The international boundary between Canada and the United States has had a profound effect on Syilx Okanagan People’s access to traditional activities, resources and has to some degree changed the ancestral and historic relationships of the tribes on either side of the border.

The Syilx Okanagan territory has 8 regions that help to differentiate the various village sites.

  • senq’aʔitkʷ - Southern Okanagan
  • suknaqinx - Northern Okanagan
  • senpʕʷilx - San Poil
  • senx̌̓ʷyaʔłpitkʷ - Colville/Kettle
  • sʔaltik̓wet - Arrow Lakes
  • senʕickstx - Slocan
  • smelqmix - Similkameen/Methow

iʔ tmxúlaʔxʷtət | Our land

“siwɬkʷ is the lifeblood of our tmxw ulaxw and our timixw and we as Syilx People recognize siwɬkʷ as a sacred entity and relative that connects all life.” (Okanagan Water Declaration)

The traditional and ancestral territory of the Okanagan People extends from the northernmost point from Mica Creek, BC, down south to Wilbur, Washington State, it extends from the west from Guichon Creek over to Kootenay Lake in the east. The biodiverse territory plays a major role in the precise movement of hunting, gathering, fishing, and ceremonies across various ecosystems. These specific ecosystems range from high mountain alpine, grasslands, wetlands, and desert. Each playing a role in hosting various important plant and animal species. The diversity of the landscape is parallel in the various language dialects that are found across the Syilx Nation.

The land itself plays an important role in shaping the numerous activities and engagements Syilx Okanagan People enjoy and have responsibilities to undertake. The nsyilxcn term for tmxúlaʔxʷ can be translated “better as life-force-place, rather than of land as location or ecology type” (Jeannette Armstrong). Understanding that the tmxúlaʔxʷ, land, is more than just the outdoors but as a concept that Syilx Okanagan People have respected the tmxúlaʔxʷ as our mother earth.

The following is an excerpt on the definition and translation of the nsyilxcn word for water. This definition will help to provide context on why the natural world is so important and the relationality between humans and water itself. The “nsyilxcn word for water; the meaning comes from (siw) and (łkʷ). The (siw) comes from siwst – to drink (human). The (łkʷ) comes from łkʷitkʷ to lap (animal). Together the two parts identify the syilx ethic that the right to water is equal for animals and humans. siwłkʷ is sacred as the sources of all life on the tmxʷulaxʷ” (Marlowe Sam and Jeannette Armstrong).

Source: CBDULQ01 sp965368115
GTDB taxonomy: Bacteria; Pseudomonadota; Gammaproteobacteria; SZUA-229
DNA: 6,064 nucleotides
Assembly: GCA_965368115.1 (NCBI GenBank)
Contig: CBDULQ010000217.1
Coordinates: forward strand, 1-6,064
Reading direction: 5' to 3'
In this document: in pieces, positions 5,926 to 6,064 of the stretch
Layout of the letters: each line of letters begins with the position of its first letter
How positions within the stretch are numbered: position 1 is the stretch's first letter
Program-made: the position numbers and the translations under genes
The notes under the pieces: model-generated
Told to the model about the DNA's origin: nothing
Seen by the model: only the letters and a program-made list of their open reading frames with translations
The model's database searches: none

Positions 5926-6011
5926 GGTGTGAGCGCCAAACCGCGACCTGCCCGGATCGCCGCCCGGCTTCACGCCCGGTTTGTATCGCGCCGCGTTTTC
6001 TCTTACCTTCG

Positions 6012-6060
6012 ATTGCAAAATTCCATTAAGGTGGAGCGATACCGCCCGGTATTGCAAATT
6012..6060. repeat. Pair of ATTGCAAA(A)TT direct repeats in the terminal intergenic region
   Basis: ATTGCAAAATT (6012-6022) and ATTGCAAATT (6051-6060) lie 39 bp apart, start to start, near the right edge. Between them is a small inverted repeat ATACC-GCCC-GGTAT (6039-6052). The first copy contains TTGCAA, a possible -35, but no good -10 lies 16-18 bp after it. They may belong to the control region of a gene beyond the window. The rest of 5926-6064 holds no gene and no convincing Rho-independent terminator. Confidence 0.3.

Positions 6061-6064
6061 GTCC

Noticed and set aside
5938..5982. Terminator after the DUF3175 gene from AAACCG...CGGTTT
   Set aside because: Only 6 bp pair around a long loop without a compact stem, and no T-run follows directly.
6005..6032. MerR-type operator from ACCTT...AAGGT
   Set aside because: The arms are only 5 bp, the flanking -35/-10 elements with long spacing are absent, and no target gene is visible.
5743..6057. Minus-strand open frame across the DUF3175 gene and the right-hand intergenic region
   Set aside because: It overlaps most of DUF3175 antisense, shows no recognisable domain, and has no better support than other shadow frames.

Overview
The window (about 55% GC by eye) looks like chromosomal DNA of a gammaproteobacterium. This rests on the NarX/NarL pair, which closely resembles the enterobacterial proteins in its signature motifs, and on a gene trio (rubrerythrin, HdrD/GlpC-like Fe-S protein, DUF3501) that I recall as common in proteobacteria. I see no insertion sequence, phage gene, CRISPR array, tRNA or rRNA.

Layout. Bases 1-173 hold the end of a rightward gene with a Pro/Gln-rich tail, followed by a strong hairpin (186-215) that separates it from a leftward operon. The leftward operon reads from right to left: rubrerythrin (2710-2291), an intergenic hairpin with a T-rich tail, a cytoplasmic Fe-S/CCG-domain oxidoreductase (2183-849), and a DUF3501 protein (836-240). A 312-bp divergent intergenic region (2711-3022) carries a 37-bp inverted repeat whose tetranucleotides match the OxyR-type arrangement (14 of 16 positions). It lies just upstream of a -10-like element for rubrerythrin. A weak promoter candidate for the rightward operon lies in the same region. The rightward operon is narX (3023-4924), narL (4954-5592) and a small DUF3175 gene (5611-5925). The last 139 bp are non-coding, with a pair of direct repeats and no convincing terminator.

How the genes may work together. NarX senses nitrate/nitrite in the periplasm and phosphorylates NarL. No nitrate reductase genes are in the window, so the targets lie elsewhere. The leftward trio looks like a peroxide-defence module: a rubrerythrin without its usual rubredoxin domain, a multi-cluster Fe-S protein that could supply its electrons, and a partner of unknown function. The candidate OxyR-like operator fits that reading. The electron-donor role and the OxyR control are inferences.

Within the natural world, we also have the tmixʷ, Bill Cohen describes it as “spirits of the land/ecology refers to all the beings and things in the ecology with spirit”. The relationship between the tmxúlaʔxʷ, siwɬkʷ, and tmixʷ is that of the natural world itself and Syilx Okanagan People have continuously respected the entire landscape as a whole. It is a Syilx Okanagan teaching that humans exist within the natural world itself and not above it.

iʔ skʷísts | Names

The use of nsyilxcn names have come to be very prominent throughout the North Okanagan and the broader territory. Many of these pieces are utilized for a variety of reasons. The most prominent are Anglicized and have been socially accepted as the place for many towns and cities.

Okanagan – The term is an Anglized version of the term ‘suqnaqinx’ which refers to the tops of the mountains/hillsides. It can be used and it sometimes refers to the people who speak nsyilxcn.

Syilx – The term is a nsyilxcn translation for the people who speak nsyilxcn.

Sqílxʷ – The nsyilxcn term for Indigenous person. It can be understood as human in its most rudimentary form. It translates as “the dream in a spiral”.

Suqnaqinx – The nsyilxcn term referring to the top of the head or mind. Syilx scholar Dr. Cohen refers to its translation as ‘takes to the head of mind’.

Inkumupulux – Is the nsyilxcn place name for head of Okanagan lake. It is also spelled as nk̓maplqs.

Some nsyilxcen place names, although anglicized, can still be seen in the territory today. They include (Spallumcheen), (Kelowna), (Penticton), (Similkameen), and (Osoyoos) in the Okanagan valley alone.

Iʔ stłtałt | Title and Rights

Okanagan Nation Declaration: https://www.syilx.org/wp/wp-content/uploads/2017/01/ON_Declaration.pdf

July 2010 - Unity Declaration: https://www.syilx.org/wp/wp-content/uploads/2017/01/Unity-Declaration.pdf

July 2014 - Water Declaration: https://www.syilx.org/about-us/syilx-nation/water-declaration/

July 18, 2018 - Syilx Language Declaration: https://www.syilx.org/about-us/syilx-nation/4918-2/